Paul Krugman hammered the media over its handling of the first presidential debate, specifically what he said was its failure to fact-check Mitt Romney.
President Obama's performance on Wednesday dominated the roundtable discussion on ABC News' "This Week" Sunday. Instead of piling criticism on Obama like other pundits, however, Krugman took aim at factual inaccuracies made by Romney during the debate. Watch his remarks at the 6:39 mark in the clip above.
"I don’t know whether to blame Lehrer or the president but it was kind of amazing cause Romney was not only saying things that are not true, he was saying things that his own campaign had previously said weren’t true," he said.
The Nobel Prize-winning economist alleged that Romney displayed "contempt" for the press and assumed that "the news media will not cover me on this. As long as I say it forcefully, they'll say I won."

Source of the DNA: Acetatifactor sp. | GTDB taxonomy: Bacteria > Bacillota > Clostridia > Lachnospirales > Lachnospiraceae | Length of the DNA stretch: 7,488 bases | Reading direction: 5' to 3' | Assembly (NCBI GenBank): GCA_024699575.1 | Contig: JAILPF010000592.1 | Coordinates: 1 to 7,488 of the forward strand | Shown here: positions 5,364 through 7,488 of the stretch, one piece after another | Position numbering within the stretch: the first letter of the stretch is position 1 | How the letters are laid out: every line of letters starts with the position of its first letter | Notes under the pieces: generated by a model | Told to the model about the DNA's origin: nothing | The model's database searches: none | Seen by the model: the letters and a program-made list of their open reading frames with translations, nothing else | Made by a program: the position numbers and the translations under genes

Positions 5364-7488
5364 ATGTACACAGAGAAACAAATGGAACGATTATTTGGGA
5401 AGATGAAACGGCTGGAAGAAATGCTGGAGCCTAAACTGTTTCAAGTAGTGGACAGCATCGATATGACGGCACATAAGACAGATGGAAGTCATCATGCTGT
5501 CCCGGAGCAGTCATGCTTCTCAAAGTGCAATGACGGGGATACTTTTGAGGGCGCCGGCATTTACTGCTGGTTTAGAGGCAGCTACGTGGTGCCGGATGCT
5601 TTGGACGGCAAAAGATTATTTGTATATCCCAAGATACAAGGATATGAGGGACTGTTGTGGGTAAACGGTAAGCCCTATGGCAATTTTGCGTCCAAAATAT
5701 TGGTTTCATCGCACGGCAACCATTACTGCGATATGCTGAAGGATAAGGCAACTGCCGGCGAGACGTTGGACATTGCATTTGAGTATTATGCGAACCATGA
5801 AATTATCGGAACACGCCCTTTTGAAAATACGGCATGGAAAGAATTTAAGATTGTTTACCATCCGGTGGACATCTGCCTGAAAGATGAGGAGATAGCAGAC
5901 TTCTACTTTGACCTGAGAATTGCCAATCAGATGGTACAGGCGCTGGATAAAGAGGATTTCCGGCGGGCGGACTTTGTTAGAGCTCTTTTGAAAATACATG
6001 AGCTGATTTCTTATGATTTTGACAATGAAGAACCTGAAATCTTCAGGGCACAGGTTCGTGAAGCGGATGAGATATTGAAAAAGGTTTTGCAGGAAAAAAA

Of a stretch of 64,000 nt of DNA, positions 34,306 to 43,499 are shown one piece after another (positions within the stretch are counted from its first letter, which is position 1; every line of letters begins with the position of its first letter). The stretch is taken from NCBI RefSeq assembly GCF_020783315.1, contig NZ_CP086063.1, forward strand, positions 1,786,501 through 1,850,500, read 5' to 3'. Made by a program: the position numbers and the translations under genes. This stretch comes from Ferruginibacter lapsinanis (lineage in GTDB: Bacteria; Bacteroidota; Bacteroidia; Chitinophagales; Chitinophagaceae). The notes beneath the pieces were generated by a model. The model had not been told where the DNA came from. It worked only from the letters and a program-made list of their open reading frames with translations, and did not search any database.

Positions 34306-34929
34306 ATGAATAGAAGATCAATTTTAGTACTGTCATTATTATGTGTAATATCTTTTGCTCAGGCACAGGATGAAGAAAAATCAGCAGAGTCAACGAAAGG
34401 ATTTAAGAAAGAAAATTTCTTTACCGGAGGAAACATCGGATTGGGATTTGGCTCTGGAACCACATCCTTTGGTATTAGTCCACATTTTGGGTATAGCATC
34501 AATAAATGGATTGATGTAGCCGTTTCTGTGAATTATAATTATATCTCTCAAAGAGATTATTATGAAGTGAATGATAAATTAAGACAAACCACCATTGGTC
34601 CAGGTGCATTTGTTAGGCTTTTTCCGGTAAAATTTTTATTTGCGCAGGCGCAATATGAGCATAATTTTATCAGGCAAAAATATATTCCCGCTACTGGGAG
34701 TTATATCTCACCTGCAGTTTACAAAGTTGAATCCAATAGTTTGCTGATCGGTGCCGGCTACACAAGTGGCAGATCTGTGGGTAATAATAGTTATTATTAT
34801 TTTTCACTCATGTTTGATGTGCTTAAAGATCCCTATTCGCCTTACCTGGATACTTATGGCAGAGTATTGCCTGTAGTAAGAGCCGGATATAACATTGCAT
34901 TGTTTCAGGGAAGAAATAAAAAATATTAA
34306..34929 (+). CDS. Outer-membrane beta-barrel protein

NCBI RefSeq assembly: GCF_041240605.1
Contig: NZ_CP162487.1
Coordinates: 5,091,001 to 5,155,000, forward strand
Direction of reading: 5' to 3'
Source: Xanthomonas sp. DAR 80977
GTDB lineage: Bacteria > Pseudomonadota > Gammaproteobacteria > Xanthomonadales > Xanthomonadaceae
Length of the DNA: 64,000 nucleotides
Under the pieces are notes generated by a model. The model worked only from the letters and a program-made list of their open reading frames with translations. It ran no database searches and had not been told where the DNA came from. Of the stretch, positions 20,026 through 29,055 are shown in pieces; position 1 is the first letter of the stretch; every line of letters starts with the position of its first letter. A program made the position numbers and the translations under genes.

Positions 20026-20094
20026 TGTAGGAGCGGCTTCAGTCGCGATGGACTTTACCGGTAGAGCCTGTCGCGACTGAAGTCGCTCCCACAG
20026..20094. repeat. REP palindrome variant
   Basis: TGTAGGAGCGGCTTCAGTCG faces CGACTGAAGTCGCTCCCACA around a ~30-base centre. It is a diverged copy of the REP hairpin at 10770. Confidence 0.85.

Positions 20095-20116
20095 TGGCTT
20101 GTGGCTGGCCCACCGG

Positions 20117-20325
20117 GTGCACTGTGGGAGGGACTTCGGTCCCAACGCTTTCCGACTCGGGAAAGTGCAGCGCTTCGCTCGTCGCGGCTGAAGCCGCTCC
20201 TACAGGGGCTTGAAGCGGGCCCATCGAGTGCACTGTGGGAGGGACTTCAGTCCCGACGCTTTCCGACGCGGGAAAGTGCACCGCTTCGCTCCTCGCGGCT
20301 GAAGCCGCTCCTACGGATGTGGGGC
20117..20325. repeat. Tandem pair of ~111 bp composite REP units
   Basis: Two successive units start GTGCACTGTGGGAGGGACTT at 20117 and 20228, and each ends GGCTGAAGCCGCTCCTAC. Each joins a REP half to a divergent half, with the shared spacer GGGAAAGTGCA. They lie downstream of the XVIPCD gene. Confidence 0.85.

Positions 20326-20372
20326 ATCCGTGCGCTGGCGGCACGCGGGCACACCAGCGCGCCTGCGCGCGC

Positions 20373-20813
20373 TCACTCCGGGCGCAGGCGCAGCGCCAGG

"Oh, so you’re saying the press is against Obama now?” panelist Mary Matalin asked in disbelief.
“The press just doesn’t know how to handle flat-out untruths," he said.
Other members of the roundtable objected. James Carville said that Obama could have confronted Romney "on any number of issues" during the debate, while Peggy Noonan insisted that it was "the president's job" to correct Romney's inaccuracies. Jonathan Karl claimed that Obama was also "loose with the facts."
"No, those were minor compared with Romney’s," Krugman said, when Karl gave specific examples.
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